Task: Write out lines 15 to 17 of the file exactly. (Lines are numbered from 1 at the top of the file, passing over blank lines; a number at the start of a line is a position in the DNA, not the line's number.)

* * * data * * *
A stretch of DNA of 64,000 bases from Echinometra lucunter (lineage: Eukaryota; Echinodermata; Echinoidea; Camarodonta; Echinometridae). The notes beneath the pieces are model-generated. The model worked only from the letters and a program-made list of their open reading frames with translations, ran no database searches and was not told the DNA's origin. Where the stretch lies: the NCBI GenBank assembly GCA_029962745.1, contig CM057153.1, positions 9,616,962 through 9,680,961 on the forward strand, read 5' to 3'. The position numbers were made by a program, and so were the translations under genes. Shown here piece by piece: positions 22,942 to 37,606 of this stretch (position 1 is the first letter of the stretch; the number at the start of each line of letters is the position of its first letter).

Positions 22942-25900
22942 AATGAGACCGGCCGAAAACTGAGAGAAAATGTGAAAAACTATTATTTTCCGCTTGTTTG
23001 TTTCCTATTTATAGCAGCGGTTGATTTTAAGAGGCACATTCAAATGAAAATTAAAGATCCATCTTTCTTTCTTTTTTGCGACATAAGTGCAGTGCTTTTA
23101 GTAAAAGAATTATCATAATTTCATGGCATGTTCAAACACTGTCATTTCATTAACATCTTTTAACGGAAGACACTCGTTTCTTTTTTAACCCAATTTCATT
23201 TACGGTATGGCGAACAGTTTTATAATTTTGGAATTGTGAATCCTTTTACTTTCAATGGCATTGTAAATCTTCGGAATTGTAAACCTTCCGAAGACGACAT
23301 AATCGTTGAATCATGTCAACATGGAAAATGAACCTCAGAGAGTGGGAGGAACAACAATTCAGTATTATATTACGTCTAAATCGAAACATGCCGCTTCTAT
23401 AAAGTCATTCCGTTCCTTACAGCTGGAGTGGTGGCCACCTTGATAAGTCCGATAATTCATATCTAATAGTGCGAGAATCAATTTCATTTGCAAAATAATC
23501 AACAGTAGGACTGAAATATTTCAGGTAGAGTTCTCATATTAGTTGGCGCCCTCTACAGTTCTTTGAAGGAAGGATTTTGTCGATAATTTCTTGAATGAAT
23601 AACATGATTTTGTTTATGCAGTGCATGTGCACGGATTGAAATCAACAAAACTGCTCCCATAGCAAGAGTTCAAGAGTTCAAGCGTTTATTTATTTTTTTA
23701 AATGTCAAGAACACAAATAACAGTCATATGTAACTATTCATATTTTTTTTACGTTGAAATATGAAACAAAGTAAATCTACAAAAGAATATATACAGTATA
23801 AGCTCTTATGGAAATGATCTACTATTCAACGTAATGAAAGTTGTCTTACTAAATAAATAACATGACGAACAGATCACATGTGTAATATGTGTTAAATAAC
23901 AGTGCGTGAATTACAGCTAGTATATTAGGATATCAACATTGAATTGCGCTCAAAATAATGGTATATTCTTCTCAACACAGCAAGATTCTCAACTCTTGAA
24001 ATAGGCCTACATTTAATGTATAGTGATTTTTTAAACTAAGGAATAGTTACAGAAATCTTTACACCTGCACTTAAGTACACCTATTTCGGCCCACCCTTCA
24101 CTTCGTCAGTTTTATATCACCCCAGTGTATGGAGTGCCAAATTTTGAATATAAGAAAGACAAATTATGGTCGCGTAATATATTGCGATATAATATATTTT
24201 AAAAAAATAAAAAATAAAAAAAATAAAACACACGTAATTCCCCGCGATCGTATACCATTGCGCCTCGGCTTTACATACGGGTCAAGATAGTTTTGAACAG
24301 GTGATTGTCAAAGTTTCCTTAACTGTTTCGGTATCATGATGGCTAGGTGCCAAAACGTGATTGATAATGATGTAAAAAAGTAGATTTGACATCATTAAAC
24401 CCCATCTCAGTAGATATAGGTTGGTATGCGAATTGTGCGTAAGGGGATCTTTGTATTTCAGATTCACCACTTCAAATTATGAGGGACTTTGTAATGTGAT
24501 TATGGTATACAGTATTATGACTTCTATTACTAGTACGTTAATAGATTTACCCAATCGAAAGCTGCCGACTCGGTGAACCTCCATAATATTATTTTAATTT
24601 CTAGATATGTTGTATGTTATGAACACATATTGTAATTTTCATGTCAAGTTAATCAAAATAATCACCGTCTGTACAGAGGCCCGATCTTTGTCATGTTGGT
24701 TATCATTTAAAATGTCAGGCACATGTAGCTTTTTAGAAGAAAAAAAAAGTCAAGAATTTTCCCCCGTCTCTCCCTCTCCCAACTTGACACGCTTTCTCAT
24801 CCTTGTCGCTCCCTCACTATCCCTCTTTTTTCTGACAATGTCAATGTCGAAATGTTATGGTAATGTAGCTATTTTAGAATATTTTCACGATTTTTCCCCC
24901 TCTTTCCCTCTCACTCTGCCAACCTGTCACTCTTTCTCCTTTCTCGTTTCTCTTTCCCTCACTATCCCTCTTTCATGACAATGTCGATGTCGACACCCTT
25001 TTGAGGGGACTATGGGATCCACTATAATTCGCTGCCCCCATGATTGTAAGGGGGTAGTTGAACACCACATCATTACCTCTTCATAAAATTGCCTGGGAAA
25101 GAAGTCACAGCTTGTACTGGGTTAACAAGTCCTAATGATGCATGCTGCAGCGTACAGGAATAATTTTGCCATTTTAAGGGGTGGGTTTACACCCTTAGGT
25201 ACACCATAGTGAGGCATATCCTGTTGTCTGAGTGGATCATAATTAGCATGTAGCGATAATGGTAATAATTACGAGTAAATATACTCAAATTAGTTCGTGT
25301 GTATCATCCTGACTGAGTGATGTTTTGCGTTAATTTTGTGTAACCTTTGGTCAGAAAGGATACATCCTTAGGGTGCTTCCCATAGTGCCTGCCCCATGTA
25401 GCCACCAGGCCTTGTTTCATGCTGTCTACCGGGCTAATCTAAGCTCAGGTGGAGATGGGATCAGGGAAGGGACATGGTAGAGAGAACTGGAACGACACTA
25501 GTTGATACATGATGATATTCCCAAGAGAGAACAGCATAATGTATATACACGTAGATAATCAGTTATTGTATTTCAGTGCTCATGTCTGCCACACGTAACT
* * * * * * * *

24101 CTTCGTCAGTTTTATATCACCCCAGTGTATGGAGTGCCAAATTTTGAATATAAGAAAGACAAATTATGGTCGCGTAATATATTGCGATATAATATATTTT
24201 AAAAAAATAAAAAATAAAAAAAATAAAACACACGTAATTCCCCGCGATCGTATACCATTGCGCCTCGGCTTTACATACGGGTCAAGATAGTTTTGAACAG
24301 GTGATTGTCAAAGTTTCCTTAACTGTTTCGGTATCATGATGGCTAGGTGCCAAAACGTGATTGATAATGATGTAAAAAAGTAGATTTGACATCATTAAAC